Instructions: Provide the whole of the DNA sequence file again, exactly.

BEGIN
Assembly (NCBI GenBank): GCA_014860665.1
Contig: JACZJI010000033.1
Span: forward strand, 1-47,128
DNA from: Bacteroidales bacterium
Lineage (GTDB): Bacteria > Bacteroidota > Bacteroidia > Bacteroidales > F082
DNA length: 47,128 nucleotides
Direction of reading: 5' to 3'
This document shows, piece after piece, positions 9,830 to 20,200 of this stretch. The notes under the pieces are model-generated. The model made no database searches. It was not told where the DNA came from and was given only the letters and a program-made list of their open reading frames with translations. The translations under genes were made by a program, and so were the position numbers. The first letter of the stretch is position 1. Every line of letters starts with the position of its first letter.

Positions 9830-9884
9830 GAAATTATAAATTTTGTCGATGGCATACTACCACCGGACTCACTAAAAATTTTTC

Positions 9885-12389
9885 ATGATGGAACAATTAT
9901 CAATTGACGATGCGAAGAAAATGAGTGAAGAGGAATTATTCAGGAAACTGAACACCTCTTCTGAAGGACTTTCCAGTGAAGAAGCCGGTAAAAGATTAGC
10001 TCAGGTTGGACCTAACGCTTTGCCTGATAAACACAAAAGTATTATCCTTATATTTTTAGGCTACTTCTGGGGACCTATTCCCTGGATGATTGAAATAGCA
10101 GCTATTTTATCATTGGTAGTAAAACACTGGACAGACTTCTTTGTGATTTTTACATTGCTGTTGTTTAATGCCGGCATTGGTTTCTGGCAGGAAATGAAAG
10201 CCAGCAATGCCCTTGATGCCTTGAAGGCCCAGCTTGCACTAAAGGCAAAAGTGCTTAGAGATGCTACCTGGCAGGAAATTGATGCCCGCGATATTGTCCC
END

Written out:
Assembly (NCBI GenBank): GCA_014860665.1
Contig: JACZJI010000033.1
Span: forward strand, 1-47,128
DNA from: Bacteroidales bacterium
Lineage (GTDB): Bacteria > Bacteroidota > Bacteroidia > Bacteroidales > F082
DNA length: 47,128 nucleotides
Direction of reading: 5' to 3'
This document shows, piece after piece, positions 9,830 to 20,200 of this stretch. The notes under the pieces are model-generated. The model made no database searches. It was not told where the DNA came from and was given only the letters and a program-made list of their open reading frames with translations. The translations under genes were made by a program, and so were the position numbers. The first letter of the stretch is position 1. Every line of letters starts with the position of its first letter.

Positions 9830-9884
9830 GAAATTATAAATTTTGTCGATGGCATACTACCACCGGACTCACTAAAAATTTTTC

Positions 9885-12389
9885 ATGATGGAACAATTAT
9901 CAATTGACGATGCGAAGAAAATGAGTGAAGAGGAATTATTCAGGAAACTGAACACCTCTTCTGAAGGACTTTCCAGTGAAGAAGCCGGTAAAAGATTAGC
10001 TCAGGTTGGACCTAACGCTTTGCCTGATAAACACAAAAGTATTATCCTTATATTTTTAGGCTACTTCTGGGGACCTATTCCCTGGATGATTGAAATAGCA
10101 GCTATTTTATCATTGGTAGTAAAACACTGGACAGACTTCTTTGTGATTTTTACATTGCTGTTGTTTAATGCCGGCATTGGTTTCTGGCAGGAAATGAAAG
10201 CCAGCAATGCCCTTGATGCCTTGAAGGCCCAGCTTGCACTAAAGGCAAAAGTGCTTAGAGATGCTACCTGGCAGGAAATTGATGCCCGCGATATTGTCCC